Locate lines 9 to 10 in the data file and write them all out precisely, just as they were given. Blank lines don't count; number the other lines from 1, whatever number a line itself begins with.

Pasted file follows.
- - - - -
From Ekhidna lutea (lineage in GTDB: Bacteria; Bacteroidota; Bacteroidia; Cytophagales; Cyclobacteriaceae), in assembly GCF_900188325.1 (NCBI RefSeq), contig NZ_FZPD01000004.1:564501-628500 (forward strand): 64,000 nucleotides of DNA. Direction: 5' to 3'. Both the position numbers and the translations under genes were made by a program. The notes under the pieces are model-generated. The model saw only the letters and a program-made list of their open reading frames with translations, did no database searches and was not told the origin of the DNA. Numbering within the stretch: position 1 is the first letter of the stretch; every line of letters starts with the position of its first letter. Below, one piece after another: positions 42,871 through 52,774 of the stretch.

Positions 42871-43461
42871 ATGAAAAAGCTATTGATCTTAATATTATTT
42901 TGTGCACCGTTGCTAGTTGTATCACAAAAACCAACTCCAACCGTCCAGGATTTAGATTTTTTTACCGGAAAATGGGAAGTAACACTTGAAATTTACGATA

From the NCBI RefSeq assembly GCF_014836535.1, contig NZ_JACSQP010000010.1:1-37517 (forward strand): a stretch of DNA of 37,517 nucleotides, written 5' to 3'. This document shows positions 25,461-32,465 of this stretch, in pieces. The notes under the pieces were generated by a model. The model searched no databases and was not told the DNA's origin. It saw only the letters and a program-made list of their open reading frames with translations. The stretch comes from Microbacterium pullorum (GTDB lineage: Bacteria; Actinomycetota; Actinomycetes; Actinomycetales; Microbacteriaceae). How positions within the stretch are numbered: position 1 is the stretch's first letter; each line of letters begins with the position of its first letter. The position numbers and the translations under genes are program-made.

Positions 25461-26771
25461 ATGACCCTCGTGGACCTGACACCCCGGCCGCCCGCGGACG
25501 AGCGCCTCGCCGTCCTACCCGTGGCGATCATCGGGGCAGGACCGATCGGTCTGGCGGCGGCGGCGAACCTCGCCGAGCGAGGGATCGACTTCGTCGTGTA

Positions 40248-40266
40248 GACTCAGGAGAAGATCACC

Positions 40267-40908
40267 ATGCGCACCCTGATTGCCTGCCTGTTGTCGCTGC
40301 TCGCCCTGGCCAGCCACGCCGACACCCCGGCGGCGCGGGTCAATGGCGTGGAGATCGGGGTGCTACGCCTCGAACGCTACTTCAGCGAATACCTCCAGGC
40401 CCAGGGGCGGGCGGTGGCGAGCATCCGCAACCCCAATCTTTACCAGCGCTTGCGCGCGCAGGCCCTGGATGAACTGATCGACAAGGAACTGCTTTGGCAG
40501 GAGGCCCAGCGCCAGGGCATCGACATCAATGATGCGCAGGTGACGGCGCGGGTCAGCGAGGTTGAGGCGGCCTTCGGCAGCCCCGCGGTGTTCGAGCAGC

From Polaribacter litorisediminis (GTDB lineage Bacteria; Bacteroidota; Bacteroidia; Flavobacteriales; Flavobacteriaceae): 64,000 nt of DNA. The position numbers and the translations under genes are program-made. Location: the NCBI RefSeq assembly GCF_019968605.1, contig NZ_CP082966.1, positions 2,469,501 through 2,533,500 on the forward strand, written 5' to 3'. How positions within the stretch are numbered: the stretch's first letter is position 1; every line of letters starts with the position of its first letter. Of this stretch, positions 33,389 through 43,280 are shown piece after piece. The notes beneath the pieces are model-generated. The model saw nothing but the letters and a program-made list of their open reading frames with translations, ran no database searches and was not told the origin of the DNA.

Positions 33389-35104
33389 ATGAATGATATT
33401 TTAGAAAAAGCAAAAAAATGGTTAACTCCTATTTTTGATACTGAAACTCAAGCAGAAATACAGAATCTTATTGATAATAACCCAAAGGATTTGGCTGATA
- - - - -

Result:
Positions 40248-40266
40248 GACTCAGGAGAAGATCACC